As I have continued since that time, I have studied and read much about religion - different strands and reforms of Christianity and Judaism, the history of various religions both here and abroad, and the social implications, influences, and impacts of the what is sometimes referred to as the Judeo-Christian traditions. I have found myself gravitating steadily toward Far Eastern philosophies more and more as I have become increasingly dissatisfied and disheartened by the knowledge I have gained. (Note: this does not mean that I disrespect, in any way, anyone who currently or in the past claims Jewish or Christian faith as their own.) I fruitlessly wish that I could have had more information about the faith traditions I was saying 'yes' to prior to that decision; however, my personal religious experiences have been nothing but a benefit during my studies in religion as an academic. I have have to affirm that, for me, the study of mindfulness, with its roots in Buddhism, has brought me much peace, joy, happiness, and a path to continued growth and freedom (that was not found in any other flavor of religion). So much so that I am hopeful to be accepted for post-graduate work in a Mindfulness Training masters program.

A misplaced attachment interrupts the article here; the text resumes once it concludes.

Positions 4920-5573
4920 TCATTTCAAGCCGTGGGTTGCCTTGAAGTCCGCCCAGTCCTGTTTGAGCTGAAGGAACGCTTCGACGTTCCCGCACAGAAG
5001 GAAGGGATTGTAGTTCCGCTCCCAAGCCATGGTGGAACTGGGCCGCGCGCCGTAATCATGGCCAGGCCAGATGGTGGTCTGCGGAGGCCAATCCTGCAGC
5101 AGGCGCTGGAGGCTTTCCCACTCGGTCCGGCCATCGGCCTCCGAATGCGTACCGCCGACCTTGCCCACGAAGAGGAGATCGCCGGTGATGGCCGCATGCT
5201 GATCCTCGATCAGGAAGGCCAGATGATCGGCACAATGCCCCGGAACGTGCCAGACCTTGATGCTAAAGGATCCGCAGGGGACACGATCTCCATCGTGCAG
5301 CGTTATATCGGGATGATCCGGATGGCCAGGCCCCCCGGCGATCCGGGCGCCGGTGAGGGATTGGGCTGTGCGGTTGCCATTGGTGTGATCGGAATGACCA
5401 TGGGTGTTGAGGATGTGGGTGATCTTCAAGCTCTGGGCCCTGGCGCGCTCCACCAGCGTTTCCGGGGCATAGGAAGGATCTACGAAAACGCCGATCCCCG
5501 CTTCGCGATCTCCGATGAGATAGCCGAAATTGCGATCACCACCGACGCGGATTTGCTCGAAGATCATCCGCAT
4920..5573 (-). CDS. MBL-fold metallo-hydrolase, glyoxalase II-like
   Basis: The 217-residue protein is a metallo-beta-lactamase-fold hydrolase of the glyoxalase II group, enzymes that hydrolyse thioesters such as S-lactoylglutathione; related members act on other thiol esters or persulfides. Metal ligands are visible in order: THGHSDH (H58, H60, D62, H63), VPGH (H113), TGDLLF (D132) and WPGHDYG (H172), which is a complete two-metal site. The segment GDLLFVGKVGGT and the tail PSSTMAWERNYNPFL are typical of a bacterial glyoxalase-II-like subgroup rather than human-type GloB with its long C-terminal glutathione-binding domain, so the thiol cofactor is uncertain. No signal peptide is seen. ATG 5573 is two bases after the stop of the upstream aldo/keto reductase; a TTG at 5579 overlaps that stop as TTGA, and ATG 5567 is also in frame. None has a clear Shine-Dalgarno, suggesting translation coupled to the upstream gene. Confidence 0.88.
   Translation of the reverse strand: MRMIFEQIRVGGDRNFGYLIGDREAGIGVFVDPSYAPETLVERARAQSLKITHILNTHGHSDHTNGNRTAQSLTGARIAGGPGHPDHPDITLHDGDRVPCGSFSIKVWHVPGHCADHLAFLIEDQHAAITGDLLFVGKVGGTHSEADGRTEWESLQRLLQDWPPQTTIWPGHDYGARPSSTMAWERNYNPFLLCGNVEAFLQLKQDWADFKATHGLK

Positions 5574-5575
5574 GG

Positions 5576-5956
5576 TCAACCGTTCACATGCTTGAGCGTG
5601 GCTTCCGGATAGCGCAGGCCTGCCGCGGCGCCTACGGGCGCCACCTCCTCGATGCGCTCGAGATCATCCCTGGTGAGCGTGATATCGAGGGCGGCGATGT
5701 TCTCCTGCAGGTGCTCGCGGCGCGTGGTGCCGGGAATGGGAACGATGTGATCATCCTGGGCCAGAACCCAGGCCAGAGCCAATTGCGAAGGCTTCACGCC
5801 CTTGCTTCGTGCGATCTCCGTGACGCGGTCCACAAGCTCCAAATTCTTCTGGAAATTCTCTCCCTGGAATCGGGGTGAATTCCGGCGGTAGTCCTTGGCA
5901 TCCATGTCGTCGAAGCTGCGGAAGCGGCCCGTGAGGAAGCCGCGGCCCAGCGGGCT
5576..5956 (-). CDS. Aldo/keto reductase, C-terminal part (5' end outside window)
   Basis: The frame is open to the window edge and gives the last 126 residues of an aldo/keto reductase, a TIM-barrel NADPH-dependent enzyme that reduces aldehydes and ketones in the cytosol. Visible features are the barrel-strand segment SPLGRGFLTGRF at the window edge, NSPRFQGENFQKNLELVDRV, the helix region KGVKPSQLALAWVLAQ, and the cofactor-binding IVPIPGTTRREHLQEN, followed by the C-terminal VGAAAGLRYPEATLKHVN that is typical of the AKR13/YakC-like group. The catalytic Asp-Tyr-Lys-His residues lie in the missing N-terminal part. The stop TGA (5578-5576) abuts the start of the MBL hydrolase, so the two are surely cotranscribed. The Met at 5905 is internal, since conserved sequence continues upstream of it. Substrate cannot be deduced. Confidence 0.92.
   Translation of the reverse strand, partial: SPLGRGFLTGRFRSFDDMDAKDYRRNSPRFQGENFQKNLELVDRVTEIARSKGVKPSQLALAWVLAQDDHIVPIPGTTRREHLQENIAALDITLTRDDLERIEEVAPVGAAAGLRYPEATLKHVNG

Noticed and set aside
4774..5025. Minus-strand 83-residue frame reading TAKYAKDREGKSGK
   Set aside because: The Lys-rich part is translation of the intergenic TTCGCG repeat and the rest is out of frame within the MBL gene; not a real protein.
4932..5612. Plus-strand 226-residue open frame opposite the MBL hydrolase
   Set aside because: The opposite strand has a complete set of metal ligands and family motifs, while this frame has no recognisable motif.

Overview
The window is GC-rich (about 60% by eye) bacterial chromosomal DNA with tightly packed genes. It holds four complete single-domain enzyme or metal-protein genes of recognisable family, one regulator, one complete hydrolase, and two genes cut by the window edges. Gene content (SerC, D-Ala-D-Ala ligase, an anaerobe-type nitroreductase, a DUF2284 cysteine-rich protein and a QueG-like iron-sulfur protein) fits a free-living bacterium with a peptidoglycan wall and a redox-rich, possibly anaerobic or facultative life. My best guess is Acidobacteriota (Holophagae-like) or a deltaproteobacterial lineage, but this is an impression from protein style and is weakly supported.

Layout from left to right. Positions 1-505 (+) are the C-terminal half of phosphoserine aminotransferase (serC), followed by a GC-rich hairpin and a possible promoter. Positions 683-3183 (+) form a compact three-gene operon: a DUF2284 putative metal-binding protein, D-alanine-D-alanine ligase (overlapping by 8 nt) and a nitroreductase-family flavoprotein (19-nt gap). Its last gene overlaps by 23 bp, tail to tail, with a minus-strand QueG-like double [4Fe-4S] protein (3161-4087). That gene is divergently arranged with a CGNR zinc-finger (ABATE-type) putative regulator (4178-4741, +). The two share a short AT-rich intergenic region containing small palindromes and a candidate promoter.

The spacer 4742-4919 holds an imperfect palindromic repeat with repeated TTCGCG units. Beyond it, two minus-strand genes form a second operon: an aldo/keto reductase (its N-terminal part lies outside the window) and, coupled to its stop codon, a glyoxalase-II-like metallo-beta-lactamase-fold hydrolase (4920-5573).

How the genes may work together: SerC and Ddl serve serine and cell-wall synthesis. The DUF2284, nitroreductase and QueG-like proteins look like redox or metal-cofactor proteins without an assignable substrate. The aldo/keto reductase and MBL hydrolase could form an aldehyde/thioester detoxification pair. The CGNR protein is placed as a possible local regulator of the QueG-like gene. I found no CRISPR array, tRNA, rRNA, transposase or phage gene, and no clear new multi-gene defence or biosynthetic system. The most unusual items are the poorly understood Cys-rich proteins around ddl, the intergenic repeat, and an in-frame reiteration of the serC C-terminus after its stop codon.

That was a very long lead-in to what I truly wanted to share, which ironically, isn't even my own creation. It does, however, echo the very logic and argument in defense of mindfulness practice that I have given multiple times to various curious souls who have expressed concern for my eternal soul and salvation. I would like to share with you an excerpt from a little book written by Gerry Stribling entitled Buddhism for Dudes; A Jarhead's Field Guide to Mindfulness (published by Wisdom Publishing, 2015). This small tome with a snarky name is a quick and entertaining read, and I recommend it. Read the following and I trust you will make your own determination. 

IS BUDDHISM A RELIGION OR NOT? 
Now, the notion that the Buddha was not divine confused the heck out of me when I first took up residence at a Buddhist temple in Asia. I hung out exclusively in the company of monds for months, during which time I saw a lot of what looked to me a heck of a lot like religious rituals. Several times a day monks would chant what seemed to be prayers, and they frequently behaved toward statues in a way that any Orthodox Rabbi would call 'bowing down to false idols.'